Corporate partnerships are the lynchpin for many college programs
Campus Issues / Technology
Using partnerships to curb cost of facilities, services
More in: Workforce Development / Opinions
Auto consortium takes on the manufacturing challenge
More in: Government / Workforce Development
The bad economy may be drying up many jobs, but industries from agriculture to manufacturing are seeking more technologically savvy workers—and the nation’s 36 Advanced Technological Education (ATE) centers are at the forefront in fostering those skills.
The National Science Foundation (NSF)-funded centers are mainly housed at community colleges, but they work closely with universities, government agencies and industries to help meet the growing need for advanced technicians. NSF provides about $51 million annually to support ATE centers and their projects.
From coast to coast, there are nearly 300 ATE projects up and running. Eileen Lewis, program director at NSF, said that in keeping with the concept of ATE providing education, “We don’t want to just focus on training. We also want students to have 21st century skills.”
Emerging fields where technicians are especially in demand include anything related to energy, according to Lewis.
“Biofuels, alternative energy and incorporating green in other technical areas to make normal processes a little greener have become popular,” she said.
One of the ATE centers focuses on car manufacturing. Given the hits the auto industry has taken, focusing on manufacturing cars may raise a few eyebrows, but education officials say it’s actually a good time to prepare for when the economy recovers and demand will grow again.
“We have an industry advisory board and do assessments with managers to figure out critical needs for now and project ahead for the next five years,” said Beverly Hilderbrand, director of the Consortium for Alabama Regional Center for Automotive Manufacturing (CARCAM) at Gadsden State Community College in Alabama.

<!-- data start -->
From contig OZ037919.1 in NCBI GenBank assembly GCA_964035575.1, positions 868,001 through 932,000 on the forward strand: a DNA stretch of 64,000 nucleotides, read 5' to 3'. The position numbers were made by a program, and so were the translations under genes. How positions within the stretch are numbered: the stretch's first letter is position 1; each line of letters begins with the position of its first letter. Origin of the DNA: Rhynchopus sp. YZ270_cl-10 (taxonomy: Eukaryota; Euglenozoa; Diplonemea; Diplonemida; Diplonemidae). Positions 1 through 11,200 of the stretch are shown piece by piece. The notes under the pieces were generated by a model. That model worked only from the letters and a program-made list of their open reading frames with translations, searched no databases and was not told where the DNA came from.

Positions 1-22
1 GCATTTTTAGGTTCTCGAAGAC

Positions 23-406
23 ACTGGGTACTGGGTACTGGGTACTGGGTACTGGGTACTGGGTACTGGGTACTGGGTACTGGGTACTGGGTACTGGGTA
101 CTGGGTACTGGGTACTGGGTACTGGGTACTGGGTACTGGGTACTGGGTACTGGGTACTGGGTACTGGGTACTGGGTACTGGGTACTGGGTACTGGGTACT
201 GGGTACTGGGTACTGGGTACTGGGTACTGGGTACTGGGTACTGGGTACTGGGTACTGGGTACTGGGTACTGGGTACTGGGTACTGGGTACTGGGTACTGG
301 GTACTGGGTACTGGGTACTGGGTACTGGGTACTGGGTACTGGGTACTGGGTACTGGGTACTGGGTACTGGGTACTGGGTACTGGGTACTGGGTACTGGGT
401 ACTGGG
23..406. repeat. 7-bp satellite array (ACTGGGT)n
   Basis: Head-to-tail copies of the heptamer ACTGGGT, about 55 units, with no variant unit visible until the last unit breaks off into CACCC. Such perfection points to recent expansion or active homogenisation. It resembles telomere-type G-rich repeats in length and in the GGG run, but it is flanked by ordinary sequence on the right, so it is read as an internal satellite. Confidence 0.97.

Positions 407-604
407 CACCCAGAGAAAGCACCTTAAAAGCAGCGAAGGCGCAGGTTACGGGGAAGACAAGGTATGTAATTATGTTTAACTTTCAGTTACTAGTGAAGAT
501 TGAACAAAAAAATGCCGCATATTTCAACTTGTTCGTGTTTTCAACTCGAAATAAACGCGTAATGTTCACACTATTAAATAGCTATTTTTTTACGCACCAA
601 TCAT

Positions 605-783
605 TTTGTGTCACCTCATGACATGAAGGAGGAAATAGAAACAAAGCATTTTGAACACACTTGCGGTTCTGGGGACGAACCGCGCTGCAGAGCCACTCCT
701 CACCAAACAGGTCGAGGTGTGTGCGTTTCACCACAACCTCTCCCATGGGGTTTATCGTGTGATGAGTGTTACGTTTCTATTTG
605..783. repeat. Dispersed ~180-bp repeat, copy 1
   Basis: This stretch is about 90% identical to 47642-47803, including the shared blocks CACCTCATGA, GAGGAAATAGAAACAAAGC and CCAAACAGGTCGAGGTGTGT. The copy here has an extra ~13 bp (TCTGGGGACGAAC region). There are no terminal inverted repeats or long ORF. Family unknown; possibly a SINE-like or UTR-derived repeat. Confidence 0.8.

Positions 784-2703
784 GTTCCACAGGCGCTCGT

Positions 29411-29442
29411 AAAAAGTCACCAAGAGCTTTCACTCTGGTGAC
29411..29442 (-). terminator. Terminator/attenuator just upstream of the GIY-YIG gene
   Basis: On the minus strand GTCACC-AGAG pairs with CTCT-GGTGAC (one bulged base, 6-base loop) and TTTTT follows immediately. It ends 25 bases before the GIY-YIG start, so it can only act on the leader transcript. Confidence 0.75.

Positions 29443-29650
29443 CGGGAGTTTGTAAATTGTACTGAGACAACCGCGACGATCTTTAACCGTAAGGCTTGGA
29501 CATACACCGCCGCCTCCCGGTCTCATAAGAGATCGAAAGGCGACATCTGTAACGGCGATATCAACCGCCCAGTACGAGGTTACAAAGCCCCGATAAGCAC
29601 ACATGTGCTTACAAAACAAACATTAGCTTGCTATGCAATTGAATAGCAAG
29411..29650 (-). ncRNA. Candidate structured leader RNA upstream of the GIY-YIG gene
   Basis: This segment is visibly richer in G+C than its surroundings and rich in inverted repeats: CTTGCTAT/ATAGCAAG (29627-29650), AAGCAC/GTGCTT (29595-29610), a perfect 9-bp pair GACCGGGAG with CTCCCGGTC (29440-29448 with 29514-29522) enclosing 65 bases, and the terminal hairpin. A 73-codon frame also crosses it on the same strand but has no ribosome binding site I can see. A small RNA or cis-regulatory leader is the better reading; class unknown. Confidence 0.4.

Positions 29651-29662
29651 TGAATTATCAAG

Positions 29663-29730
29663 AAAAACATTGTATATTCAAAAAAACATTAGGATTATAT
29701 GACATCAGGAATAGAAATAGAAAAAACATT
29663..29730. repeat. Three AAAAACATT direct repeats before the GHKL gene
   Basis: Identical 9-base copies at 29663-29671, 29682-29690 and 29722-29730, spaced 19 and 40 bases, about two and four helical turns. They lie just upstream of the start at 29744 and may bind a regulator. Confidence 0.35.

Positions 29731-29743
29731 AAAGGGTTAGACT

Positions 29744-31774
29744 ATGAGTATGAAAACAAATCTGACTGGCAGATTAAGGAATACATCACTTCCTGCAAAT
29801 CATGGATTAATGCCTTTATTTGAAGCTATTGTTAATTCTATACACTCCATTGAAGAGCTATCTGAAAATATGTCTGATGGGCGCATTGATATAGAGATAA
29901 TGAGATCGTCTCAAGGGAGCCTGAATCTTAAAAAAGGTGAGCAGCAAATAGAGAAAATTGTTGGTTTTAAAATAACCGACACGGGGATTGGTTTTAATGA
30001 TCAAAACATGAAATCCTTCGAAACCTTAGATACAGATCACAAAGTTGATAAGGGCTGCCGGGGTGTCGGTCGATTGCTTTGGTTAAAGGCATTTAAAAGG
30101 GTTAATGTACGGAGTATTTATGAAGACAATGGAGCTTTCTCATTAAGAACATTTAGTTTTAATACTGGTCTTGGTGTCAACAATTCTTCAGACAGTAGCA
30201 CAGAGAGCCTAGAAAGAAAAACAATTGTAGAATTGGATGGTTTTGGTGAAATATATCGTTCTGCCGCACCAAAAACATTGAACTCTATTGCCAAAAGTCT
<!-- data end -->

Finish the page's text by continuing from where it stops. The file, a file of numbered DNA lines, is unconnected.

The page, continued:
Advanced technology courses within the automotive degree programs are offered at CARCAM’s nine partner community colleges across Alabama, which has several Toyota manufacturing facilities. The courses cover factory-floor robotics, programmable controls and other highly automated systems.
Part of the center’s recruiting efforts includes tapping industry to champion available jobs. Automotive manufacturers and suppliers provide tours and career information during annual science, technology, engineering and math camps, and CARCAM offers workshops spotlighting successful female CARCAM students and graduates while informing educators and industry personnel about best practices for recruiting and retaining women.
In Arizona, the Maricopa Advanced Technology Education Center (MATEC) helps meet the need for more highly skilled technicians in the semiconductor, automated manufacturing and electronics fields. Several projects are under the MATEC umbrella including NetWorks, a resource center that offers a digital resource library, Web seminar series, a national conference and a virtual technology education community.
Another project is eSyst, a systems view of electronics and projects designed to reform electronics education by revising the curriculum to shift the focus from a solely task-level focus to a comprehensive understanding of a system.
“By using a top down approach, it has been possible to break away from the limitations of the more usual treatment that builds up from basic components but invariably runs out of time before it reaches any interesting applications,” said Lara Smith, MATEC project manager.
By putting the concepts into a realistic context, students see the importance of what they are learning and the processes to trouble shoot, prioritize and report clearly, Smith said.